Both are wonderful, but first identify your accessibility needs.
Apple or Android?
Reading Time: 5 minutes Page Tags: functional
We all assume that the popular and sleek iPhone will be the solution for our low-vision phone needs... but we also all know the price. Let's look at a side-by-side comparison of the Android versus Apple smartphones to get a sense of how our accessibility needs can help us make an informed choice.
I've found success with both Android and Apple with my clients, and I believe that it truly depends on how you plan to access you phone. Do you plan to use Zoom more than Voice Command? Or do you need to focus more on ease of use? I've rated the top 5 considerations for each tool below. If you are still craving a more personalized answer, take the quiz!
- Ease of Use: I initially found Android to be counterintuitive, but with some practice I got used to the interface and found the customizable app sizes and 3rd party keyboards to be helpful for low vision clients. If you are up for some practice, I think Android can be suitable for anyone with a little bit of tech experience, but perhaps not beginners as Androids require a learning curve.
- Cost: ($140 - $650) Moderate
- Zoom & Magnification Features: There are a few built-in zoom features, primarily the triple-tap gesture and XL font settings. The triple-tap can be tedious and difficult to perform if you have some fine-motor challenges, or can't tap fast enough for the Zoom to register. I find that clients prefer to utilize the XL font settings, and play with the font style and contrast to make their phone accessible.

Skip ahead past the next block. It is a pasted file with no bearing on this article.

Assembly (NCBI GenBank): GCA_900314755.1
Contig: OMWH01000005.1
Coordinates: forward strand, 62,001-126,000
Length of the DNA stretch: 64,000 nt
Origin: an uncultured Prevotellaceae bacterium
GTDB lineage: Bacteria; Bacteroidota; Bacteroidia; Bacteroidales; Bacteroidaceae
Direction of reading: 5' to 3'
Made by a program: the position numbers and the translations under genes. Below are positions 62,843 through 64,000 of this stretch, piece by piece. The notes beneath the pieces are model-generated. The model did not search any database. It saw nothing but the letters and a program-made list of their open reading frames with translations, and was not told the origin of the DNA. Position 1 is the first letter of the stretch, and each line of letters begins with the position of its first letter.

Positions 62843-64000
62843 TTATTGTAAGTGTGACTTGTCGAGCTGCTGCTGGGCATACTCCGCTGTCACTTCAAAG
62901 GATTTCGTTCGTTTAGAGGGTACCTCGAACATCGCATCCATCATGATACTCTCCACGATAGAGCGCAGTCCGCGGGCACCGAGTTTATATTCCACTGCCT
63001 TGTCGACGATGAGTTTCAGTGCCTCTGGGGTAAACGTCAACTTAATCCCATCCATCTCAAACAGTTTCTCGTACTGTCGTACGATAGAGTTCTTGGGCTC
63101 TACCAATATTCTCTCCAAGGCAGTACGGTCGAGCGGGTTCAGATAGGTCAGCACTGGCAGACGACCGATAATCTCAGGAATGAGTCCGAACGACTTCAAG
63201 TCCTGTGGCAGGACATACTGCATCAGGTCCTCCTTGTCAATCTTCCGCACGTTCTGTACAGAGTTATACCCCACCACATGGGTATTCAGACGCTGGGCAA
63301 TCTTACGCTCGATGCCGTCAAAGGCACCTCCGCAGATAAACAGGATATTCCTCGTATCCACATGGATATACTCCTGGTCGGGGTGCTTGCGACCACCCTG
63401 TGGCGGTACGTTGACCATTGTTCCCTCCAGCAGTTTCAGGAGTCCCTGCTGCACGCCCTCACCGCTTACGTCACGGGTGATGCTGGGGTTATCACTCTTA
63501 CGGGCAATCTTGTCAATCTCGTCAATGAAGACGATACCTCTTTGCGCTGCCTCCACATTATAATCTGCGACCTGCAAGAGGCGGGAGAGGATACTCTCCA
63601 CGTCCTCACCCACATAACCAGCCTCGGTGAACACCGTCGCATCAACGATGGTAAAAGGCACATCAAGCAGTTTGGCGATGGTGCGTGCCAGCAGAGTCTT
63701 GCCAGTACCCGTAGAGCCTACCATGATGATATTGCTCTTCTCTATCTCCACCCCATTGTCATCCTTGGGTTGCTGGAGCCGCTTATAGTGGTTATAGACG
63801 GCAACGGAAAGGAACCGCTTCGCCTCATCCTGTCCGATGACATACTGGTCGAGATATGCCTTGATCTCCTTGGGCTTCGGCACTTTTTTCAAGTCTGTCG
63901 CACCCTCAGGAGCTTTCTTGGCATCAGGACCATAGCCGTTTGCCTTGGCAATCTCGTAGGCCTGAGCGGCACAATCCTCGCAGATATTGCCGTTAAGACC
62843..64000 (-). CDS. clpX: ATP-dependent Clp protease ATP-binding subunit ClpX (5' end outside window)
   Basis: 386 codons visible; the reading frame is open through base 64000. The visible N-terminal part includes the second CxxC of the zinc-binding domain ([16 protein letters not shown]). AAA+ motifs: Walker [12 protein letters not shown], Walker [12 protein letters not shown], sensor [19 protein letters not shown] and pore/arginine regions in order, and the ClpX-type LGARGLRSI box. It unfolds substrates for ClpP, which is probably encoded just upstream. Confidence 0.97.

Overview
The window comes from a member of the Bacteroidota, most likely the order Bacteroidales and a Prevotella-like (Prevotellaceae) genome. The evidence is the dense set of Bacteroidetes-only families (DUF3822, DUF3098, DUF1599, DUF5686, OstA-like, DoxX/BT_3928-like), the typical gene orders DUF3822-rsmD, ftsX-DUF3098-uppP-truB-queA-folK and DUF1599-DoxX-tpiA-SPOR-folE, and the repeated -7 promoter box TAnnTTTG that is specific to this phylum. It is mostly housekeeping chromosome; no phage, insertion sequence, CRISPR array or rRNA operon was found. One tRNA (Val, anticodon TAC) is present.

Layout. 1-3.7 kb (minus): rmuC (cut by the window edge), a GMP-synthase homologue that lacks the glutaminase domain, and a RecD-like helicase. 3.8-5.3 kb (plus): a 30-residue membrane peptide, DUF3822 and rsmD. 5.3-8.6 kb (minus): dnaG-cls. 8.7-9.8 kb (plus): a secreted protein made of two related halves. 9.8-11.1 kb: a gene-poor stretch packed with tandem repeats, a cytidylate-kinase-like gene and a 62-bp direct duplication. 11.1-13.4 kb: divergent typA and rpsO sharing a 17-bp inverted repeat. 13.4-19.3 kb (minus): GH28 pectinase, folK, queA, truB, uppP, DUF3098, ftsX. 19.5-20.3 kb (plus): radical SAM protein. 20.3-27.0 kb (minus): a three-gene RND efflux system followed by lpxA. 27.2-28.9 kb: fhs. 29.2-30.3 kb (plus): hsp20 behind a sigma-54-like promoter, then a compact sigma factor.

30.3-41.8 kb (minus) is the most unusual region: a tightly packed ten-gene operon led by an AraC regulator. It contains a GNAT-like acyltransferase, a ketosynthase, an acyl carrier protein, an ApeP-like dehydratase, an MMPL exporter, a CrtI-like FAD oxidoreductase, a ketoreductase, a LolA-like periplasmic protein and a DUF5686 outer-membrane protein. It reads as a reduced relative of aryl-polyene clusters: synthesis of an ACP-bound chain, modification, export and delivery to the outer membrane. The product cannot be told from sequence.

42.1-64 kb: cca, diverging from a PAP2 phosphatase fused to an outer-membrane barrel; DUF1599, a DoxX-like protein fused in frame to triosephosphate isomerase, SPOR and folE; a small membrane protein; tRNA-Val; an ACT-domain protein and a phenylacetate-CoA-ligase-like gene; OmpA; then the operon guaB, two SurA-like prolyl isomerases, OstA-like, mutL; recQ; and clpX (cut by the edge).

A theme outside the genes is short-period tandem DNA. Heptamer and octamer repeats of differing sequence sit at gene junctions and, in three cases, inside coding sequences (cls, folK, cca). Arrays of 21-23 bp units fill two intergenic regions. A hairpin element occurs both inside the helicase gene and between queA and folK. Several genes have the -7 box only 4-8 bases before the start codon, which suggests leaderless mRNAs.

- Voice Command Features: TalkBack is built into the Android Phones (VoiceOver equivalent), and many users who are unable to visually access their phone find it adequate. Google Now is also a useful tool, (more akin to Siri) that will use voice command to make calls, start timers, set reminders, etc. Many clients enjoy this app because it allows them to access their phones without exhausting their vision.
- Apps: Google Play store is the primary means of downloading Apps onto an Android device. It can be challenging to find Apps that are TalkBack-accessible.
Apple or Android?
- Ease of Use: I have found the iPhones to be intuitive, however with some experience I've learned that storage can be an issue. Unlike many Android phones, you can't utilize an external memory card. Instead, you have to use Cloud Storage, which can be tricky to set up and usually requires an additional monthly fee.
- Cost ($350 - $750) Pricey
- Zoom & Magnification Features: There a many modalities to use Zoom on the iPhone, for example you have: basic single- ,double-, and triple-finger gestures, the Zoom Window and nonconventional Zoom tools like Camera, and iBooks. Similar to the Android, some of these gestures can be difficult to get right, and iPhones offer accessibility settings to adjust text size, boldness, contrast and magnifiers.
- Voice Command Features: Siri, VoiceOver
- Apps: iOS App Store - There are a few blind & low vision apps such as BlindSquare (navigation) and Be My Eyes that are only optimized for iOS, however most applicable apps such as color identifiers, money readers and OCR (optical character reader) apps are available both on iOS and Android.